• Initial infection → blood → Liver → immune complexes → immune complex diseases OR...
  • Initial infection → blood → liver → viremia → bodily fluids → transmission 


Clinical outcomes of HBV infection in adults

  • 90% Resolution
  • 1% fulminant hepatitis
  • 9% HBsAG+ for > 6 months
    • 50% resolution
    • Asymtpmatic
    • Chronic persistent hepatitis
    • Chronic active hepatitis (rare)
      • Hepatic cell carcinoma


Hepatitis D virus (delta)

Hepatitis D is a viroid - can only grow in Hepatitis B infected cells

  • small RNA, copied by host RNA polymerase II, catalytically active "ribozyme" that processes itself
  • Encodes 1 antigen, becomes packaged in Hepatitis B sAG


Presence of HDV can make it more likely for HBV to lead to what condition?

Fulminant hepatitis


Hepatitis D clinical features



Co-infection (with HBV): Severe acute disease; low risk of chronic infection

Superinfection (Subsequent to HBV): usually develop chronic HDV infection; high risk of severe chronic liver disease


Why does chronic HVB infection correlate with a high incidence of hepatocellular carcinoma (HCC)

  • Injury to liver → proliferation of cells that are usually quiescent → genetic errors accumulate
  • Integration of viral DNA into host causes genomic instability
  • Virally-encoded "X" protein linked to signal transduction cascades decreases p53 activity (guardian of the genome)


Prevention and Treatment of HBV

  • Blood supply screened
  • Vaccination - Subunit vaccine: recombinant HBsAG produced in yeast
  • Lifestyle precautions
  • Polymerase inhibitors, nuceloside analgos, IFN-α (new approaches to silencing HBV expression)


Hepatitis C (Characterisitics)

  • Most prevalent "non A non B" hepatitis virus (NANBH)
  • Flavivirus
    • + strand, RNA virus, enveloped virions
    • 9kb VLDL: 10 proteins - involves proteolytic processing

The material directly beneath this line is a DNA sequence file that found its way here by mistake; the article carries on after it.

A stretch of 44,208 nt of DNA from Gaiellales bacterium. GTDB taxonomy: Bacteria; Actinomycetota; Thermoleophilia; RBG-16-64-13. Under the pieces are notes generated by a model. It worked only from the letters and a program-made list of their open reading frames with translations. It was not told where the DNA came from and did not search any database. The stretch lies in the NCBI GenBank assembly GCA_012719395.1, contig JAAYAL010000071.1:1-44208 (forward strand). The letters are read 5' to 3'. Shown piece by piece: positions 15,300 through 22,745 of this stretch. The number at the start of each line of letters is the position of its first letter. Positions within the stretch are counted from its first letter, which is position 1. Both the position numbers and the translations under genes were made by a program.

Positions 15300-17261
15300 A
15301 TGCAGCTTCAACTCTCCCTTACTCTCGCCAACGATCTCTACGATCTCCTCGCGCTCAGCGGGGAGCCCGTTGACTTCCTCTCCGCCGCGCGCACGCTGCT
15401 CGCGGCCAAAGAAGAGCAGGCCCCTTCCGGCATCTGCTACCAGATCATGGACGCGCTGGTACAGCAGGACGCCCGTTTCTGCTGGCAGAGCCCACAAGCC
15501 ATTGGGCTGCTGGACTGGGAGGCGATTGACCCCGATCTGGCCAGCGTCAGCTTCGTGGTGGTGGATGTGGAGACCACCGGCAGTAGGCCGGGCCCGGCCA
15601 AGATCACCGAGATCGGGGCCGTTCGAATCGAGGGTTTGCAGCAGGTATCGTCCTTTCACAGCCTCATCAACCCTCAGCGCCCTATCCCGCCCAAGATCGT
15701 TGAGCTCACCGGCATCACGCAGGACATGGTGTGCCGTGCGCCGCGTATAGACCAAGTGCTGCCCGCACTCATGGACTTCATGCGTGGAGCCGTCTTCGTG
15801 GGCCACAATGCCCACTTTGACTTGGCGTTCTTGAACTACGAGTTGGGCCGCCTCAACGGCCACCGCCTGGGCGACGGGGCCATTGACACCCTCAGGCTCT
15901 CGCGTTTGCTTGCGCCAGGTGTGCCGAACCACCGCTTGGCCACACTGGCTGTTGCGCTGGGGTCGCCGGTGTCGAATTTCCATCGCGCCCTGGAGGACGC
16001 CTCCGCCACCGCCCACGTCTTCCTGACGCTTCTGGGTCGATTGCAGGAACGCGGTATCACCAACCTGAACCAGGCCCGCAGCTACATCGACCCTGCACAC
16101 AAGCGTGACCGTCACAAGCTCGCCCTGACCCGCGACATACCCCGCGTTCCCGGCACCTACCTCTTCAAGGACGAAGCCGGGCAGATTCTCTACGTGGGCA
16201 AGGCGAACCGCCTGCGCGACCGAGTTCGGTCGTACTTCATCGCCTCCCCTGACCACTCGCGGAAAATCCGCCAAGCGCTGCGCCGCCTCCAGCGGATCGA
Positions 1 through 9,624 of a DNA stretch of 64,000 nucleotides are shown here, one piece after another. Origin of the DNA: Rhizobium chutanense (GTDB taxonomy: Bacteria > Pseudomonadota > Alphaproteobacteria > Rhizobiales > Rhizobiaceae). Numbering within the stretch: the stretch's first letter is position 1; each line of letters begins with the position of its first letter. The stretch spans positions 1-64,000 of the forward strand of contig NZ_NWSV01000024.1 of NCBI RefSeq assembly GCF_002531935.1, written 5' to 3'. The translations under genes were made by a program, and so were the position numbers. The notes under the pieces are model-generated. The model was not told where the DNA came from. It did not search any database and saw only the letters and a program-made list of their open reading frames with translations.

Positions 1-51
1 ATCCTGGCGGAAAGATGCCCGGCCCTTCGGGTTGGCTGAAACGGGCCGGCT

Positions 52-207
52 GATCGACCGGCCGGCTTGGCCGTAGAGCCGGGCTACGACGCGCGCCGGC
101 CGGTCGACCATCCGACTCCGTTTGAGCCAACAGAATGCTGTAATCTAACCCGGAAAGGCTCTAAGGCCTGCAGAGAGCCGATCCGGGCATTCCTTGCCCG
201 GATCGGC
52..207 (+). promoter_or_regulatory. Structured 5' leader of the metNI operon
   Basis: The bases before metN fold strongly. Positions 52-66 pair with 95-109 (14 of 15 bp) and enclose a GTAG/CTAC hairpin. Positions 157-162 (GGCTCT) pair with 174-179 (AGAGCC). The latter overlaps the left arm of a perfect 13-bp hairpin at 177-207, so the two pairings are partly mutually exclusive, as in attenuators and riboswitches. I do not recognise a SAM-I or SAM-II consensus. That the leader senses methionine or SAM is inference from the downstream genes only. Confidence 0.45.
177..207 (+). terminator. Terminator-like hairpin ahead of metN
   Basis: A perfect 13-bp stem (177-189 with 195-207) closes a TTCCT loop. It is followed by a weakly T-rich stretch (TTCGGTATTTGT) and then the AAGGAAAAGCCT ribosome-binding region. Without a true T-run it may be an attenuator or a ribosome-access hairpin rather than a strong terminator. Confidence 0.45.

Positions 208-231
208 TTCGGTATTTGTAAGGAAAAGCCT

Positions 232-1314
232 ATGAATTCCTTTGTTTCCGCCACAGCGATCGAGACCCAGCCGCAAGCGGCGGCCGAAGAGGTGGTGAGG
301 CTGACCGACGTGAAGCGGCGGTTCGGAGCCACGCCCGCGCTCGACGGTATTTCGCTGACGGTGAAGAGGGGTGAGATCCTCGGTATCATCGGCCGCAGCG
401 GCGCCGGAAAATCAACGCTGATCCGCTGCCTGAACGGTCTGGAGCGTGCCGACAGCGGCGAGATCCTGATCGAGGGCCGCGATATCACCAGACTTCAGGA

• Encodes multiple immunomodulators enabling virus persistence


Liver damage from HCV is due to...

Immunopathology; viral replication induces robust innate immune response


Hepatitis C Viral lifecycle

  • Hepatocyte specific - 1012 virions/day
    • Entry
    • Uncoating
    • IRES-mediated translation/Proteolytic processing
    • Membrane associated RNA replication
    • Assembly
    • Maturation and release


Sources of infections for persons with Hepatitis C

  • Injecting drug use (60%)
  • Sexual (15%)
  • Transfusion (10%)
  • Occupational (4%)


What hpapened in 1992 to decrease HCV dramatically in the population

Widespread screening of blood supplies


Clinical outcomes of HCV infection of adults

  • Recovery and Clearance (15%)
  • Persistent infection (85%)
    • Chronic Hepatitis
      • Liver failure (6%)
      • Cirrhosis (20%)
      • Hepatocellular carcinoma (4%)


How/Why does Chronic HCV infection lead to a high incidence of hepatocellular carcinoma

  • The HCV core protein interacts with, and regulates, many cellular tumor suppressors
    • Induces steatosis (lipid accumulation) leading to oxidative stress and increases cell proliferation
  • HCV envelope protein (E2) inhibits natural killer cells
  • Viral proteins block action of p53


According to GWAS (genome wide association studies), which gene plays a key role in the outcome of HCV infection

IL28b gene which incodes antiviral cytokine IFN-λ


Which HCV genotype is most prevalent in the US?

HCV genotype 1


Areas of HCV lifecycle targeted by drugs

  • Entry
  • IRES-dependent translation
  • Viral DNA replication
  • Particle assembly/release


New 3 drug regimen

  1. Protease inhibitor
  2. NS5A inhibitor
  3. Nonnucleoside polymerase inhibitor